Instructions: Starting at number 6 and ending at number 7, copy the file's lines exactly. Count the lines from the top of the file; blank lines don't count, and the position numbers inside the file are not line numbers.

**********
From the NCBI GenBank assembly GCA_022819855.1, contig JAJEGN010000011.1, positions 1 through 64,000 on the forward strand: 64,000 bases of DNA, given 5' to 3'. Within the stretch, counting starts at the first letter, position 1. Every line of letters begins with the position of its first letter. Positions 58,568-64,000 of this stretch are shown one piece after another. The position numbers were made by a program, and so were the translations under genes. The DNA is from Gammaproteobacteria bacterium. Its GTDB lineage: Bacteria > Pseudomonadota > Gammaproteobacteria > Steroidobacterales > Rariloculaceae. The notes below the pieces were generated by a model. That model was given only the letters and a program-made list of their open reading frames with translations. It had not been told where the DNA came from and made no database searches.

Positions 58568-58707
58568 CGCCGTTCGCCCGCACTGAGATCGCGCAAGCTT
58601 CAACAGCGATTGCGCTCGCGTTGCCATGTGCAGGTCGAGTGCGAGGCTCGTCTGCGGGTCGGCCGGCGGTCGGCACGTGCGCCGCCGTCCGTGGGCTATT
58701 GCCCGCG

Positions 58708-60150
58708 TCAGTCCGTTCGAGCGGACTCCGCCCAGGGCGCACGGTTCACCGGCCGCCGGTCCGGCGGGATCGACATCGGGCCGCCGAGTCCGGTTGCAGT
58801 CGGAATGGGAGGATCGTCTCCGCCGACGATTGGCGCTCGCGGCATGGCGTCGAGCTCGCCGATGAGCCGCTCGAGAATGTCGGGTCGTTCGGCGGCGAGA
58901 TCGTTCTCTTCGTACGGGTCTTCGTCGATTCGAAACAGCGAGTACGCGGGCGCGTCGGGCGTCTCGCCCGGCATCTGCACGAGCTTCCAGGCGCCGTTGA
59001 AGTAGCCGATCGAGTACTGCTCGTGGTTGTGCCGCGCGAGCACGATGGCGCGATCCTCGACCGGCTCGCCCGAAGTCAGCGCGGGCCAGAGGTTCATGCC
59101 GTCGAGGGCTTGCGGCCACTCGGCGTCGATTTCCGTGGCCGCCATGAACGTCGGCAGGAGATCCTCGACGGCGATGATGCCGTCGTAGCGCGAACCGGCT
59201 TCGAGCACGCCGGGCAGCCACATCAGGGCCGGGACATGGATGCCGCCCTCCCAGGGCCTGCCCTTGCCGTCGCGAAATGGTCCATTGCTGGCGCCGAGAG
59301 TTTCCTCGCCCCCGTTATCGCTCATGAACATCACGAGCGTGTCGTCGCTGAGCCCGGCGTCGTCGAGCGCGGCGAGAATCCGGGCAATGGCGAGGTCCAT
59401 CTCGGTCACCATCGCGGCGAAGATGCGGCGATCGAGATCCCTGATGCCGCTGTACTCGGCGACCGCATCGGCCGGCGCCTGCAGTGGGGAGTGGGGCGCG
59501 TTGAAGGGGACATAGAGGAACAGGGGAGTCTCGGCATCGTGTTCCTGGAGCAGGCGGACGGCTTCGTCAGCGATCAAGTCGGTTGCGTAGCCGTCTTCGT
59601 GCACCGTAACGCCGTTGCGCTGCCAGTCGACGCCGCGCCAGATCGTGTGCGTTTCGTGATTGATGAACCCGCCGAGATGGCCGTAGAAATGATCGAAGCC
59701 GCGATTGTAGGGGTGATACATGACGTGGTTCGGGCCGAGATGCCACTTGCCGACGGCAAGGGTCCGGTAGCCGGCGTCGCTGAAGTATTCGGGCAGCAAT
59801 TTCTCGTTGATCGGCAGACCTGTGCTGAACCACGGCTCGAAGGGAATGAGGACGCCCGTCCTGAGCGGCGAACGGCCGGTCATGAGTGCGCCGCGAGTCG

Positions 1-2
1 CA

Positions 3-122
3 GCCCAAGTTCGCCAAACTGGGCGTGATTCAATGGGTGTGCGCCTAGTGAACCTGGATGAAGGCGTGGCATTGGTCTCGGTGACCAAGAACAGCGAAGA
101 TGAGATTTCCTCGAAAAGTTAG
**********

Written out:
Positions 58708-60150
58708 TCAGTCCGTTCGAGCGGACTCCGCCCAGGGCGCACGGTTCACCGGCCGCCGGTCCGGCGGGATCGACATCGGGCCGCCGAGTCCGGTTGCAGT